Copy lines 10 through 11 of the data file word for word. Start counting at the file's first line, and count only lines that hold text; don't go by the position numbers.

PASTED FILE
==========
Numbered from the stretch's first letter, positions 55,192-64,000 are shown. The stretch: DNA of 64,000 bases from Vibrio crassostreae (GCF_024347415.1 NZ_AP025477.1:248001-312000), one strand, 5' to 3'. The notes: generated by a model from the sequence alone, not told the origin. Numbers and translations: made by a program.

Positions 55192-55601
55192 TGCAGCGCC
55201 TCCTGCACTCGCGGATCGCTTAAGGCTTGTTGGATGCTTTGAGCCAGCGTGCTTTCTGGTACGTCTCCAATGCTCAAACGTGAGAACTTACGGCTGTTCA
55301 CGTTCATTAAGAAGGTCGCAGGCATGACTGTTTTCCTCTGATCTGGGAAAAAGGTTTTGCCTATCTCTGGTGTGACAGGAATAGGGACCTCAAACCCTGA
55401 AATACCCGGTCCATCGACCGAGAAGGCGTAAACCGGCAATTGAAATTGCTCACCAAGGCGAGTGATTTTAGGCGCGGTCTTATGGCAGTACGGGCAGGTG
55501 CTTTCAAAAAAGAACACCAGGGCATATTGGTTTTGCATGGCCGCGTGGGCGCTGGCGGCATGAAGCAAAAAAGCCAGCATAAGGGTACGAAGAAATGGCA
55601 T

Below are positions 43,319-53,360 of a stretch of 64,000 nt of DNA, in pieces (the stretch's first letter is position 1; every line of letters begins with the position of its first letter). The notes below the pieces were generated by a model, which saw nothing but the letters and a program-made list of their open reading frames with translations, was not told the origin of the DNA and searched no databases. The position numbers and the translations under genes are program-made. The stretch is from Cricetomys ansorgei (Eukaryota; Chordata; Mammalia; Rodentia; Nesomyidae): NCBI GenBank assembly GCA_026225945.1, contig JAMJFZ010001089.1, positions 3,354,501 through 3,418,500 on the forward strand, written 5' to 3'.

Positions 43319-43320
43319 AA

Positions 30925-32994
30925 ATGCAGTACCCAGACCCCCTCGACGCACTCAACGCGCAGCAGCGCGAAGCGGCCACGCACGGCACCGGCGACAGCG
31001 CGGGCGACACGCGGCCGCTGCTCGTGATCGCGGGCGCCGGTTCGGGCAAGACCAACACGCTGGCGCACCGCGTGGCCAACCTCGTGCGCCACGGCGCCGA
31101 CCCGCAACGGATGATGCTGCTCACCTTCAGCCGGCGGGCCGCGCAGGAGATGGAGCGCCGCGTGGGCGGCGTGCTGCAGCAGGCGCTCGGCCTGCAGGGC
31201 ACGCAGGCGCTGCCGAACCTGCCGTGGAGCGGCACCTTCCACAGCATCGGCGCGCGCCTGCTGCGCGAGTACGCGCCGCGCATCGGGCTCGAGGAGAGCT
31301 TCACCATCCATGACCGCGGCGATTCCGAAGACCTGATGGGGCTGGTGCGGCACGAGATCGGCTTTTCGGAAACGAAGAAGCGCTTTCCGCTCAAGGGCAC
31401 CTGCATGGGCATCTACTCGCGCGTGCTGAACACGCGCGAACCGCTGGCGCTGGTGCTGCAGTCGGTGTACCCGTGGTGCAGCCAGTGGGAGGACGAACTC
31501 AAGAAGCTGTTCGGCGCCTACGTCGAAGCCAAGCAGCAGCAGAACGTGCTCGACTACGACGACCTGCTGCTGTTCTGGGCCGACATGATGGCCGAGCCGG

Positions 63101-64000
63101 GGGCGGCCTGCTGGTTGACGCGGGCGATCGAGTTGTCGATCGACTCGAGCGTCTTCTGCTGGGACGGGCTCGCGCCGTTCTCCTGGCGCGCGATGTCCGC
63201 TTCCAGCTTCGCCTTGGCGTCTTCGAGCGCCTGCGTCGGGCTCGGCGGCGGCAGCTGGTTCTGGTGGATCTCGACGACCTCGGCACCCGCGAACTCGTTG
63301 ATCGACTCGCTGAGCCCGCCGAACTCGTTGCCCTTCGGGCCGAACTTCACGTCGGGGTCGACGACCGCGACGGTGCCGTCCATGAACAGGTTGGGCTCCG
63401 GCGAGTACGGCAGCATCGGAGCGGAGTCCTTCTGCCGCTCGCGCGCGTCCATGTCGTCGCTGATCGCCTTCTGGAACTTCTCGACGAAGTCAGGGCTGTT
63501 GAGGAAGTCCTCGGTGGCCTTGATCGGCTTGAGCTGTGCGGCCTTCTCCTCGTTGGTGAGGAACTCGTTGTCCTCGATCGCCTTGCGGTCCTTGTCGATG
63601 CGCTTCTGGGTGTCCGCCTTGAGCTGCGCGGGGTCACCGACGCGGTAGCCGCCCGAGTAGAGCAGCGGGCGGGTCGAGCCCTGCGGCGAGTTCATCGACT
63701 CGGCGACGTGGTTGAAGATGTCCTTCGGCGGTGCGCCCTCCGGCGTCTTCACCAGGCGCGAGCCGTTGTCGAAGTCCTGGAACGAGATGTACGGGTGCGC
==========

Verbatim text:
Positions 43319-43320
43319 AA